Unless you have been granted a nitrates derogation, you must not apply more than 170kg of nitrogen per hectare per year (N/ha/year) of livestock manure, including manure deposited directly by livestock.
Do not apply more than:
Slurry can only be spread close to the ground by inverted splashplate, band spreading,dribble bar, trailing shoe, trailing hose, soil injection or soil incorporation methods.
Dirty water can be spread by the same methods as slurry and by irrigation.
Sludgigators must not be used.
Organic manure with more than 0.25kg of total phosphorus per 1 kg of total nitrogen (e.g. some anaerobic digestates) can only be applied where soil analysis shows there is a crop requirement for phosphorus. From 1 January 2020, where this applies, a fertilsation plan must be prepared and retained.
If you have a nitrates derogation you will be able to apply up to 250kg per hectare per year, as long as you meet certain criteria and:
The Northern Ireland Environment Agency (NIEA) has introduced a new simplified, online application process for farmers wishing to apply for a nitrates derogation from 2018. The deadline for applications in 2019 is the 31st March at 23:59.
Further guidance on the Nitrates Directive Derogation is available from NIEA
Location of supplementary feeding sites and livestock drinking points
From 1 January 2020, where there is significant risk of pollution to any waterway, supplementary feeding sites must not be located within 20 metres of any waterway. From 1 January 2022, where there is a significant risk of pollution to any waterway, supplementary livestock drinking points must not be located within 10 metres of any waterway.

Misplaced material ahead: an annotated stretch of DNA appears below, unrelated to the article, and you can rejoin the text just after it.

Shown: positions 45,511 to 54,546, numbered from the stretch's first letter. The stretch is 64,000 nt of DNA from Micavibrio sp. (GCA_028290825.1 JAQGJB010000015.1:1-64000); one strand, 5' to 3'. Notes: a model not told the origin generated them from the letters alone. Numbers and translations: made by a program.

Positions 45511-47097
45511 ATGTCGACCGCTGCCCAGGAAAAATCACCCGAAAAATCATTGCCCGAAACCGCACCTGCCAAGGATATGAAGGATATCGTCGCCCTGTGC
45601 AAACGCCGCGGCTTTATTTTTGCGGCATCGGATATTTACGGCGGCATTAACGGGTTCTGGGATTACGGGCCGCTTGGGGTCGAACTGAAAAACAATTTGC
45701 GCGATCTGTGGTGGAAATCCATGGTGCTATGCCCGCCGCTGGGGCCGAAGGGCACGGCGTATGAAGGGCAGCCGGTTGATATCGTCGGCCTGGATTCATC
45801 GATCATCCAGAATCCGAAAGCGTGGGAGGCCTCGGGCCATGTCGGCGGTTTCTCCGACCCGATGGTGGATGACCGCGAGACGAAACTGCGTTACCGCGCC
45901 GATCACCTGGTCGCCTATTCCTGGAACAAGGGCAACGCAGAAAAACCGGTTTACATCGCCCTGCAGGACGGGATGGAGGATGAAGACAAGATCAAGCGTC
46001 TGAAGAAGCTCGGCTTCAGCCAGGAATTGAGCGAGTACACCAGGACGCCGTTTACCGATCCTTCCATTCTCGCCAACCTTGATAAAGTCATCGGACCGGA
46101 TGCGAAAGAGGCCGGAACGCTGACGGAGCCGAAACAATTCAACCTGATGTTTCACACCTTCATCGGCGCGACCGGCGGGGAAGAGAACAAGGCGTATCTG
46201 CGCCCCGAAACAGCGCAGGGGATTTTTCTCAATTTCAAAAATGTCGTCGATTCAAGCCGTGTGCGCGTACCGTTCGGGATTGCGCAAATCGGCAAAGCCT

You must provide enough storage for the livestock manure and silage effluent that you accumulate during the spreading closed period. You must also ensure that your storage is adequate to cover periods of adverse weather and soil conditions outside of the closed spreading period. You should account for likely adverse weather when you decide how much storage you need.
Livestock manure and silage effluent storage must be maintained and managed to prevent seepage or run-off. Silage bales must be stored at least 10m from any waterway and stored and managed in such a way as to prevent seepage onto the waterway.
You must have enough storage capacity for:
From 1 January 2020 if you are planning to build a new above ground slurry store you must ensure it is fitted with a cover. It must be at least 50m from a waterway unless adequate precautions are agreed in writing with NIEA in advance.
You must ensure that any farmyard manure you store in a field is:
You must ensure that any poultry litter you store in a field is:
You must ensure that all new, substantially enlarged or reconstructed facilities for storing slurry comply with the relevant regulations.
After harvesting a crop other than grass, you must ensure that from harvest until 15 January in the following year one of the following conditions is met on that land at any time:
The stubble of the harvested crop remains in the land; or
(a) the land is sown with a crop which will take up nitrogen from the soil, or
(b) where soil or weather conditions prevent a subsequent crop from being sown, appropriate measures are put in place to limit soil erosion.
Where grass leys are grown in rotation with arable crops, you should sow the first crop as soon as possible after you have ploughed the grass.
Any person intending to alter the use or management of areas of uncultivated or semi-natural land must obtain prior approval from the Department of Agriculture, Environment and Rural Affairs (DAERA). DAERA will screen all such applications and any that are likely to have significant environmental effects will be requested to prepare an Environmental Impact Assessment before a decision on whether the project can go ahead is given. It is an offence to carry out any such work without prior permission from DAERA.